There are three types of operations: 

  • Queries: Retrieve data

  • Mutations: Modify data

  • Subscriptions: Listen for live-streaming data

Example: In Express, you construct routes, while in GraphQL, you build a schema using type definitions.

Express(): It offers a wide range of functionalities for web and mobile application development, catering to creating single-page, multi-page, and hybrid web applications. 

Cors(): With the assistance of CORS, we aim to facilitate communication between two distinct ports.

Step 5

Define your schema in typeDefs, always represented as a string.

const server = new ApolloServer({
typeDefs: `
type Greeting {
morningGreet: String
}
type Query {
getGreeting: “”,
sum(a: Int!, b: Int!): Int,
getRandomNumber(min: Int!, max: Int!): Int

    }
    `,
resolvers: {}

});

The sum field is defined with arguments a and b, both of which are marked with ! meaning they are required and must be provided when calling the sum query.

The getRandomNumber takes two arguments min and max, both of type Int, and returns a random integer between min and max.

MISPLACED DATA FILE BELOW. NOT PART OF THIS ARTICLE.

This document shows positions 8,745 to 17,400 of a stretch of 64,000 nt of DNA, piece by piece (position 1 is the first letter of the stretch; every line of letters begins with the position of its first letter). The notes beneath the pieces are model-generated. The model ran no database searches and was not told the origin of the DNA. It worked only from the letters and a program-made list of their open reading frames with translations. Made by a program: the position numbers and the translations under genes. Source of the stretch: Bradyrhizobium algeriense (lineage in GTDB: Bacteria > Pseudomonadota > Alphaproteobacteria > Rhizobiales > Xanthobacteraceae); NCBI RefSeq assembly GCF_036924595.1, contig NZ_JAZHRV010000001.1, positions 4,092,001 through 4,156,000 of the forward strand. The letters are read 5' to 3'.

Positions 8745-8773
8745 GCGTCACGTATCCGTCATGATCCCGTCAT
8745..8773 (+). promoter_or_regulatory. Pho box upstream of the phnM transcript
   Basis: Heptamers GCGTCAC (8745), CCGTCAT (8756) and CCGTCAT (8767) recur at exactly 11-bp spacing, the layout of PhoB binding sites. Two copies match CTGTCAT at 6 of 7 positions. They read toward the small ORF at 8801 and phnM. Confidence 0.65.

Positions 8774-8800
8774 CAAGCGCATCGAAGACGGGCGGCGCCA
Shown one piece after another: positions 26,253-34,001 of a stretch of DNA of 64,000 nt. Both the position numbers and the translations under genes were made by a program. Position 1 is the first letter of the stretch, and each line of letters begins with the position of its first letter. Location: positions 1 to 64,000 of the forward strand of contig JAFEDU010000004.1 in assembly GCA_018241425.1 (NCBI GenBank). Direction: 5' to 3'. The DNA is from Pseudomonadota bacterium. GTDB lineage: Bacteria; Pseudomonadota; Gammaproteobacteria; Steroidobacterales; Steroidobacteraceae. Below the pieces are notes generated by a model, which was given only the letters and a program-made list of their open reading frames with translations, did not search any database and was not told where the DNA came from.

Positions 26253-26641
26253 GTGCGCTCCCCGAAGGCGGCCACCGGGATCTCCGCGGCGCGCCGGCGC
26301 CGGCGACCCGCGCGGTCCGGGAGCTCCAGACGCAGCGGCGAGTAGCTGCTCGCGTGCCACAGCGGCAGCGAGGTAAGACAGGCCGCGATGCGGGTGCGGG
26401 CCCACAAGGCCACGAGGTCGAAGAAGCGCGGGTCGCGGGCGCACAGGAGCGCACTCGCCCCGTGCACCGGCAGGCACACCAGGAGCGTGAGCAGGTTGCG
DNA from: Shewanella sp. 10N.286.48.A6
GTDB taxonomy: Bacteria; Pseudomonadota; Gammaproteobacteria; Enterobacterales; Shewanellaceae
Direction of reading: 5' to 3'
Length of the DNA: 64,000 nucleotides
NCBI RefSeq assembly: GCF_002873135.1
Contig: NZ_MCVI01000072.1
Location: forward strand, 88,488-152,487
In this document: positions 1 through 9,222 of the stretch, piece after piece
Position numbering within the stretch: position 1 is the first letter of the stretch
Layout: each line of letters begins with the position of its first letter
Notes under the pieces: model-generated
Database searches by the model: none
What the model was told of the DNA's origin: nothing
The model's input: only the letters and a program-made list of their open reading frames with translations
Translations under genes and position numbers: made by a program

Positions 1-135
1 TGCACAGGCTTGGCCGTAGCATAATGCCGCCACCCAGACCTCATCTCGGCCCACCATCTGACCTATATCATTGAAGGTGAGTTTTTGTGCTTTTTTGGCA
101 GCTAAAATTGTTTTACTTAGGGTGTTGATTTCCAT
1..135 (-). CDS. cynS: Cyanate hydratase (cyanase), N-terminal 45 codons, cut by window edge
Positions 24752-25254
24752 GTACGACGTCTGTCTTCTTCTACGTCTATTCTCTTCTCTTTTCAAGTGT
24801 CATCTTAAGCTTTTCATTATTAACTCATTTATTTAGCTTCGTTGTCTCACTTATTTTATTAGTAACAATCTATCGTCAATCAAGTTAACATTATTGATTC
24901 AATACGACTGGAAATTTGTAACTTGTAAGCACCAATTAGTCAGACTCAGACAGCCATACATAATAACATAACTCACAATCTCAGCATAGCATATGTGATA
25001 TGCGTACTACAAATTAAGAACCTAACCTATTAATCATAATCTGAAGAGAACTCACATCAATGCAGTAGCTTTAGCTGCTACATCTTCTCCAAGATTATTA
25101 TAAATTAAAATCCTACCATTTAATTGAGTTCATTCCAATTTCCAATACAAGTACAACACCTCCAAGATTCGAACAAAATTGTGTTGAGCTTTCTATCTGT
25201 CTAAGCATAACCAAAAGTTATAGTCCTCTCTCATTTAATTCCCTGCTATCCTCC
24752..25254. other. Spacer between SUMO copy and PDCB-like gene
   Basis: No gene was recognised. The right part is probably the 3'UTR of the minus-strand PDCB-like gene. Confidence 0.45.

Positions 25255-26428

If you want to fetch data from your GraphQL server, then you use a query, and if you want to insert new data or modify existing data, then you use mutations in GraphQL.

Step 6: 

Develop a resolver by adding logical stuff.

const server = new ApolloServer({
typeDefs: {},
resolvers: {
Query: {
getGreeting: () => “Rise and Shine.”,
sum: (a, b) => a + b,
getRandomNumber: (min, max) => {
return Math.floor(Math.random()*(max - min + 1))+ min;
}
}
}
});

GraphQL server supports three queries: 

  • GetGreeting
  • Sum 
  • GetRandomNumber : Implemented the logic using JavaScript's Math.random() function.

Each has its own resolver function.

const express = require("express");
const { ApolloServer } = require("@apollo/server");
const bodyParser = require("body-parser");
const cors = require("cors");
const startServer = async() => {
const app = express();
const server = new ApolloServer({